1670s, from L. connectere (see connection). Earlier was connex (1540s), from Fr. connexer, from L. *connexare, freq. of conectere (pp. stem connex-). A similar change took place in Fr., where connexer was superseded by connecter. Meaning "to establish a relationship" (with) is from 1881. Slang meaning "get in touch with" is attested by 1926, from telephone connections. Meaning "awaken meaningful emotions, establish rapport" is from 1942. Of a hit or blow, "to reach the target," from c.1920. Related: Connecting (1680s); connectedness (1690s).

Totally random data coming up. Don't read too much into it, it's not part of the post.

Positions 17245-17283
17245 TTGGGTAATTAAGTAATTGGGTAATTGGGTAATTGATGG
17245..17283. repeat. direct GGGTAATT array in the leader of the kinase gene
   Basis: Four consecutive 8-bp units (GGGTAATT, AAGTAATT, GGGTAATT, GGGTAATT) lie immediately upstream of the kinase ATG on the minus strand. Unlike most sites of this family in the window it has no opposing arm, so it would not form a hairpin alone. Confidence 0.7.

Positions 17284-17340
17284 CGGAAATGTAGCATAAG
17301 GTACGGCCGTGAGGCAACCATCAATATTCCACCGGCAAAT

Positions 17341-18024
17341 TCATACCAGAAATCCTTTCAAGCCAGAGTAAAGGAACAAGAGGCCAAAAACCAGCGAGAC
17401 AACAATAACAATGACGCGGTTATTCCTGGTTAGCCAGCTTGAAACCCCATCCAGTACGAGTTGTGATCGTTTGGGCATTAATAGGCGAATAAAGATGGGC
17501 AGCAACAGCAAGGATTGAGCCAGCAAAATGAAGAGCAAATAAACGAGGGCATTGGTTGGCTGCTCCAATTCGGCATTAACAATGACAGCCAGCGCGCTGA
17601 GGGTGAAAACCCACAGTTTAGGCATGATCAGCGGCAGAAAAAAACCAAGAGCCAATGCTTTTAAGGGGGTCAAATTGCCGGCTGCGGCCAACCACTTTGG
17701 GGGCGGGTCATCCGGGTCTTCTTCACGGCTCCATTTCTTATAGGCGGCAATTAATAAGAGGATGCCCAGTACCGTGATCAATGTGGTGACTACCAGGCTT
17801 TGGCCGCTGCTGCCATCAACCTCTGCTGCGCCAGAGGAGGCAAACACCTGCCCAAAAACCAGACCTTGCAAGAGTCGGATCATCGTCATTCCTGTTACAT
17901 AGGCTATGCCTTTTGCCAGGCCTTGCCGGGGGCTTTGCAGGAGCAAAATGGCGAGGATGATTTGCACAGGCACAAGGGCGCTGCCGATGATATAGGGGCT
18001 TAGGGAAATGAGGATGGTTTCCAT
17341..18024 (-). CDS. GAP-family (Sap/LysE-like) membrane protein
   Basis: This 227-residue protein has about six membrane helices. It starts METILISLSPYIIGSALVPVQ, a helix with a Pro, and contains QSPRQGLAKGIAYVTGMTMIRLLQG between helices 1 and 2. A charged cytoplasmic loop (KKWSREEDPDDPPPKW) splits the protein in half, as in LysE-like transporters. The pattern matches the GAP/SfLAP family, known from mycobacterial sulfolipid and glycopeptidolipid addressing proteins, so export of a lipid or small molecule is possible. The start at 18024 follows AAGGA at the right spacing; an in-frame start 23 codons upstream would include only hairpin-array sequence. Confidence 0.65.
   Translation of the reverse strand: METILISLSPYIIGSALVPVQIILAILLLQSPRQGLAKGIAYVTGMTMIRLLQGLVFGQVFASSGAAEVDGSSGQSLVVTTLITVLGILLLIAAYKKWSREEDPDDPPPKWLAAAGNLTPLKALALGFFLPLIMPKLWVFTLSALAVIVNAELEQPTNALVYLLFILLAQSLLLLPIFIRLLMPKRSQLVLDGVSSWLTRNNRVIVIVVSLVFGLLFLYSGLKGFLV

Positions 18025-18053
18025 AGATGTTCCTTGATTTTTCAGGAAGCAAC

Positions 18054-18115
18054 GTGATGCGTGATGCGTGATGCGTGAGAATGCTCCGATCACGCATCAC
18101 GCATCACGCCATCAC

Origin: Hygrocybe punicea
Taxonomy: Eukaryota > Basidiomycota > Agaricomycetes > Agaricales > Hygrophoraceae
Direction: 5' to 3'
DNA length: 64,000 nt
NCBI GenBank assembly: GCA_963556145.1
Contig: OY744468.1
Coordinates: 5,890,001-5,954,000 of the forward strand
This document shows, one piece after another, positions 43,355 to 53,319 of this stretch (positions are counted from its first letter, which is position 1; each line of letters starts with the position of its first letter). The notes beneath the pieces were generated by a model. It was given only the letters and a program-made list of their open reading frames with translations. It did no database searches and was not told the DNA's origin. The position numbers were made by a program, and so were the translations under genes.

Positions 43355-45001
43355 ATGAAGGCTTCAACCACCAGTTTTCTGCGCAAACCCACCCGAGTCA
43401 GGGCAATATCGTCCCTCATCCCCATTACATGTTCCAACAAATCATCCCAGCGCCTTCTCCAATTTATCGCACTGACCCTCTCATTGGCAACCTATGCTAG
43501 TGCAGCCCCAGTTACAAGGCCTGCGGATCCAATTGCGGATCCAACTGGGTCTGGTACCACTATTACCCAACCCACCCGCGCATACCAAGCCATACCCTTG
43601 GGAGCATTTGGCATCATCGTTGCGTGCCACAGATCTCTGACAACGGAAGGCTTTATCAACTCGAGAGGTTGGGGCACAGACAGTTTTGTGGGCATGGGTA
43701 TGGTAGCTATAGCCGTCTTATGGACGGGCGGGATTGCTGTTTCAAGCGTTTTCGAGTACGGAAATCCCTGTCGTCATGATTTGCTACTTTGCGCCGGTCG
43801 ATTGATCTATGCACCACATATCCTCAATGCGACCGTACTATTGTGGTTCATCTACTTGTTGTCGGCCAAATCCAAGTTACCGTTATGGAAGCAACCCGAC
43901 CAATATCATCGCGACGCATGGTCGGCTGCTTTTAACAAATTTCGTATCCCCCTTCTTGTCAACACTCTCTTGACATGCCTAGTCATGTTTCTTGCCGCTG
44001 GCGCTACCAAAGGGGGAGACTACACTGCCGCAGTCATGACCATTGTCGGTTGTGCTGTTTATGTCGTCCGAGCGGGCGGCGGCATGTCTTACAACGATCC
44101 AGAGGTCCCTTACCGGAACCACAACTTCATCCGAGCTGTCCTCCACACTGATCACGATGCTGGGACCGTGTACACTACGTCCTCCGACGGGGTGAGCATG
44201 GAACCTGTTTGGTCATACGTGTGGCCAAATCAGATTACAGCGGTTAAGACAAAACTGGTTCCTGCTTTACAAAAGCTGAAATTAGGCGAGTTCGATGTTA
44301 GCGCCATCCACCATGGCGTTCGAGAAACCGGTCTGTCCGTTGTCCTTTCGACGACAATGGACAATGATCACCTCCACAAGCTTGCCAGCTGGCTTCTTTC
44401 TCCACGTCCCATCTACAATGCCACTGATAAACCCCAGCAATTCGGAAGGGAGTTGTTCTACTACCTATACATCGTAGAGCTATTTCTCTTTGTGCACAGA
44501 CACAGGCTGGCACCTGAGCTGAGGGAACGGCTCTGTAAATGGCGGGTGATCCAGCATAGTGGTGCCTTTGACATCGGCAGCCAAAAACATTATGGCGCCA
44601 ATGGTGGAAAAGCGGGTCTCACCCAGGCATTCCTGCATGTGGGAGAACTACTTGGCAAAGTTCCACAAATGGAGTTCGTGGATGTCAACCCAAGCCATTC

To hit someone very hard: He connected with a rude one to the jaw(1930s+)
To buy narcotics or other contraband (1960s+ Narcotics)
To get along with; establish rapport with; click: She's never been able to connect with her tenant(1940s+)
The Dictionary of American Slang, Fourth Edition by Barbara Ann Kipfer, PhD. and Robert L. Chapman, Ph.D. Copyright (C) 2007 by HarperCollins Publishers. Cite This Source
connect in Technology
library, networking Unix socket library routine to connect a socket that has been created on the local hosts to one at a specified socket address on the remote host. Unix manual pages: connect(2), accept(2). (1995-03-21)